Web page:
August 1, 2020

By Brett Wilkins

At Wednesday’s House Judiciary Subcommittee on Antitrust hearing, tech CEOs Jeff Bezos of Amazon, Mark Zuckerberg of Facebook, Tim Cook of Apple and Sundar Pichai of Alphabet (Google’s parent company) took a beating from lawmakers who grilled them on everything from monopolistic business practices to social media censorship to why one congressman’s campaign emails keep ending up in his father’s spam folder.

It is highly doubtful that the hearing will have any effect on the behavior of any of these companies or their CEOs, let alone lead any closer to their breaking up, as called for by Sens. Bernie Sanders (I-VT), Elizabeth Warren (D-MA), Rep. Alexandria Ocasio-Cortez (D-NY) and other lawmakers and advocates, including Ethics In Tech. They simply have too much wealth, power and influence right now for that to be a realistic option at this point.

So much wealth, in fact, that just two of the CEOs — Bezos and Zuckerberg — made more money since Wednesday than what more than 2,000 average US earners will make in their combined lifetimes.

It may have seemed appropriate when Rep. David Cicilline (D-RI), chairman of the antitrust subcommittee, called the Amazon, Apple, Facebook and Google “emperors of the online economy.”

In reality, however, few if any emperors could dream of the kind of wealth amassed by tech titans.

Since Wednesday’s hearing, which was three days ago for future readers, Bezos and Zuckerberg alone have increased their net wealth by a staggering sum — over $6 billion. According to The Wrap:

Zuckerberg added about $7 billion to his net worth on Friday, according to Bloomberg’s Billionaires Index, as Facebook’s stock rocketed higher a day after the company reported Q2 revenue and earnings that topped Wall Street’s projections. The 36-year-old is now worth an estimated $96 billion.

At the same time, Bezos was $6.3 billion wealthier by the end of Friday’s trading session as well, after Amazon’s share price increased 3.7% on the day. Like Facebook, Amazon’s stock jump came after the e-commerce giant reported a $88.9 billion in Q2 sales, easily lapping analyst projections.

The article goes on to state that “if Amazon’s Wall Street run continues next week, Bezos could be the first person to hit $200 billion in net worth.” According to Bloomberg, he is now worth $188 billion.

Ethics In Tech agrees with Rep. Ocasio-Cortez’ assertion that “every billionaire is a policy failure.” So what can be done about Big Tech? For what we consider a model approach, we turn back to the words of Sen. Warren, who wrote this in a 2019 Medium post:

First, by passing legislation that requires large tech platforms to be designated as “Platform Utilities” and broken apart from any participant on that platform. Companies with an annual global revenue of $25 billion or more and that offer to the public an online marketplace, an exchange, or a platform for connecting third parties would be designated as “platform utilities.”

Second, … appoint regulators committed to reversing illegal and anti-competitive tech mergers. Current antitrust laws empower federal regulators to break up mergers that reduce competition. I will appoint regulators who are committed to using existing tools to unwind anti-competitive mergers… Unwinding these mergers will promote healthy competition in the market — which will put pressure on big tech companies to be more responsive to user concerns, including about privacy.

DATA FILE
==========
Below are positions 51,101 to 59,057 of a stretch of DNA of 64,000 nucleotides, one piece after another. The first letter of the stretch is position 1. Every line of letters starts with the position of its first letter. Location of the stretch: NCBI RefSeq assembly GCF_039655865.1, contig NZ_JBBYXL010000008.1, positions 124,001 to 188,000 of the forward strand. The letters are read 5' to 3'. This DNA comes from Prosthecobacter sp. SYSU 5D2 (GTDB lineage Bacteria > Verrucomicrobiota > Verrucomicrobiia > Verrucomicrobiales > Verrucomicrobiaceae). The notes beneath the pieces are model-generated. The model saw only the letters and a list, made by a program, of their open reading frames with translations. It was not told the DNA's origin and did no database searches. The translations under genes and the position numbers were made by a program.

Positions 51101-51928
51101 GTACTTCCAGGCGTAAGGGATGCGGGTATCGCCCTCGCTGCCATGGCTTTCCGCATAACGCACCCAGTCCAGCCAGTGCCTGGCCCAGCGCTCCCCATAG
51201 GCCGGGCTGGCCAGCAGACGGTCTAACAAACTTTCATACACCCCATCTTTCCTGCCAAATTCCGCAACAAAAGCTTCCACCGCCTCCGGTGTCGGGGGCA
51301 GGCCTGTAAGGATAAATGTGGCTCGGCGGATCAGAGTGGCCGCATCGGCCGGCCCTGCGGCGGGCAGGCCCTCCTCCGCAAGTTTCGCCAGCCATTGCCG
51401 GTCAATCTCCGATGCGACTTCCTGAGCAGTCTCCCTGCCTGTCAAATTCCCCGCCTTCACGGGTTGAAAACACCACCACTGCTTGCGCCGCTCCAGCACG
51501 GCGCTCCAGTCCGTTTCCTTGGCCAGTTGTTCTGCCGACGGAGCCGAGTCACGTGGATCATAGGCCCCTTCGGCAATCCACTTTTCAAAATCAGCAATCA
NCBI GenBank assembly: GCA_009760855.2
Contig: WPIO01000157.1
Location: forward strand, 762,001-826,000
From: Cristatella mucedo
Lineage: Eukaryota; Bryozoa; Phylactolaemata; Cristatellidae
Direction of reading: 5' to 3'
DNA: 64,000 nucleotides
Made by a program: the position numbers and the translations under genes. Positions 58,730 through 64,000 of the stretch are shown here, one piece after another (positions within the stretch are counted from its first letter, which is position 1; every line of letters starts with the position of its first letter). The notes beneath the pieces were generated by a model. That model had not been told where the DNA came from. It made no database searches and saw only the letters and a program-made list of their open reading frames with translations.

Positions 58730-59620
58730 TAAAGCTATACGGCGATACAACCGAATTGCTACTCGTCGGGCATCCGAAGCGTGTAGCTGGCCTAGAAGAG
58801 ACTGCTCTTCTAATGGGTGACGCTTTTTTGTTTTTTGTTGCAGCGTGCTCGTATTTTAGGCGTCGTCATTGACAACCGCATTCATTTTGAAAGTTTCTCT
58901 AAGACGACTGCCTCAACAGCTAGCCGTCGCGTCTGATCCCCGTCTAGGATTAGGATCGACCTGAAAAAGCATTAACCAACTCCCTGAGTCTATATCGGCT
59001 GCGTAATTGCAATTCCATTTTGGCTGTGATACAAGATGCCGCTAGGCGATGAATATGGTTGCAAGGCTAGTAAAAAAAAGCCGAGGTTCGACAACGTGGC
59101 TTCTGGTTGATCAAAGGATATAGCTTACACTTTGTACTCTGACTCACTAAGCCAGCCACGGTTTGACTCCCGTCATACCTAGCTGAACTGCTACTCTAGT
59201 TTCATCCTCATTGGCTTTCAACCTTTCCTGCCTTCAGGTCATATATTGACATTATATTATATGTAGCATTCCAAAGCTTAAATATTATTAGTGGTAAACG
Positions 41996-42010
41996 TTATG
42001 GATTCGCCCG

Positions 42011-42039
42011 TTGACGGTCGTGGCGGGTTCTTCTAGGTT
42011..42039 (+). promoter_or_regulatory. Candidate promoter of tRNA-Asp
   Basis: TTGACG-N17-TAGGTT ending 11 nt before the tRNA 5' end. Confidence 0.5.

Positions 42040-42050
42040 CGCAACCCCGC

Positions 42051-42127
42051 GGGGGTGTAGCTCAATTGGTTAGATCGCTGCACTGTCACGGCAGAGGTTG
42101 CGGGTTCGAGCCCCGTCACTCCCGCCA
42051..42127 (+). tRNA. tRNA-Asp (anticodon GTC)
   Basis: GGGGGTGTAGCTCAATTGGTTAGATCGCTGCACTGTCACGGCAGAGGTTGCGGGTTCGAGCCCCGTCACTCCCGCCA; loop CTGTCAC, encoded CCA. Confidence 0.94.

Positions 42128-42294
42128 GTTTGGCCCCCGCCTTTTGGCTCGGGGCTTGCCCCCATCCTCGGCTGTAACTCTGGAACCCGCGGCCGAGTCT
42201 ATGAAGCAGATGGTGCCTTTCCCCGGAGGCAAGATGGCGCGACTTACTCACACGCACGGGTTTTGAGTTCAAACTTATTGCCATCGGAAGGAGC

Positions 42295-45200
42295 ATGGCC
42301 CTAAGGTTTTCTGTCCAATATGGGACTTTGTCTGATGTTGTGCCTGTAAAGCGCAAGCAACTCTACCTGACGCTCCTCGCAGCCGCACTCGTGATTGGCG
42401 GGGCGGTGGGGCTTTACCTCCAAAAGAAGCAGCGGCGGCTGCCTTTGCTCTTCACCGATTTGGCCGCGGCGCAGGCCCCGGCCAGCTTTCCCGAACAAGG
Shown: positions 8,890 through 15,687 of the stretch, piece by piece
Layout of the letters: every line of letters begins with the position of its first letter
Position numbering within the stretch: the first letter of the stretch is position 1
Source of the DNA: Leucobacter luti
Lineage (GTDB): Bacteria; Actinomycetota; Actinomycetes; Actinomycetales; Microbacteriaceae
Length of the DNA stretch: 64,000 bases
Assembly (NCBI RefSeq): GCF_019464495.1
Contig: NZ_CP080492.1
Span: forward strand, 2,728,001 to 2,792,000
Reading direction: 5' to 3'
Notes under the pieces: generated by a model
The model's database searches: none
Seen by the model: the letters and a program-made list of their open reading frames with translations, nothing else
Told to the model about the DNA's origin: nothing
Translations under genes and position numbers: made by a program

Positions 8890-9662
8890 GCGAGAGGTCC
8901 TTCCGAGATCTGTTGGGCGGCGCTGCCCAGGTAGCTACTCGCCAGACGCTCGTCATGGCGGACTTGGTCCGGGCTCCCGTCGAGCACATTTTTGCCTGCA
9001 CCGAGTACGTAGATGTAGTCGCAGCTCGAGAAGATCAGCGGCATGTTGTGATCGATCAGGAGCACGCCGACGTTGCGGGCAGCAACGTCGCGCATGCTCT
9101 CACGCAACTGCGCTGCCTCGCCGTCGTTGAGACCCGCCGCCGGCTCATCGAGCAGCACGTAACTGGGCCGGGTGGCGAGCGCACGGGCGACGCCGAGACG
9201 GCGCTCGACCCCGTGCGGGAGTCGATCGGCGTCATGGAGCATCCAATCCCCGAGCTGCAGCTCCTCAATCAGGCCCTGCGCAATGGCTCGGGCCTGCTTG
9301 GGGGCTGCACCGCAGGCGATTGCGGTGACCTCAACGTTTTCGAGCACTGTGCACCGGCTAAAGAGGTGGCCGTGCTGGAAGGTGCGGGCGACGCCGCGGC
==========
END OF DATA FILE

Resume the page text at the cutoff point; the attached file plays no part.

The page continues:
Even President Trump, who is not for breaking up big tech companies, has admitted that “obviously there is something going on in terms of monopoly.” Of course, the president’s opposition to tech companies could have plenty to do with their traditional support for Democratic candidates, or how some of them have cracked down on online hate speech and misinformation, including by the president, his relative and his supporters, or how the Bezos-owned Washington Post has held his administration to account. But he still makes a valid point.

It’s not like we haven’t been here before. Ironically, it was government action against one of the tech giants — Microsoft —  that opened the door for the emergence of today’s tech billionaires.

Back in the 1990s, the government targeted Microsoft for monopolistic practices that violated the Sherman Antitrust Act. The world’s number one software company, headed by Bill Gates, the world’s richest person at the time, lost its case, and with it, its browser monopoly. But at the time the government’s decision to take on Microsoft was not a very popular one. Critics argued then as they do now that reigning in the power of such a powerful force in the tech world would stifle innovation and ultimately harm the booming economy.

Of course, nothing of the sort happened. Quite to the contrary, what followed after a brief a stock market bust was nothing short of Web 2.0 and the emergence of Big Tech as a global economic and political force to rival the financial services industry.

Ethics In Tech founder Vahid Razavi has long advocated breaking up companies like Amazon and Facebook.

“I would submit to Jeff Bezos that he would grow even richer if he were to break up the company,” Razavi argues in his second book, Ethics In Tech and Lack Thereof: Sleeping Under the Cell Tower (click here for free download). Referring to the Standard Oil breakup, Razavi wrote that “that epic trust-bust created 34 separate companies, and Standard founder John D. Rockefeller continued to own significant equity in these.”

“As each of them grew on their own, so too did Rockefeller families fortunes grow,” Razavi continued. “Rockefeller was the richest man of his time. Bezos is the richest man of our time. He would still be — and perhaps be even richer — if Amazon were split up.”

(Photo Credit: Jericho/Wikimedia Commons)


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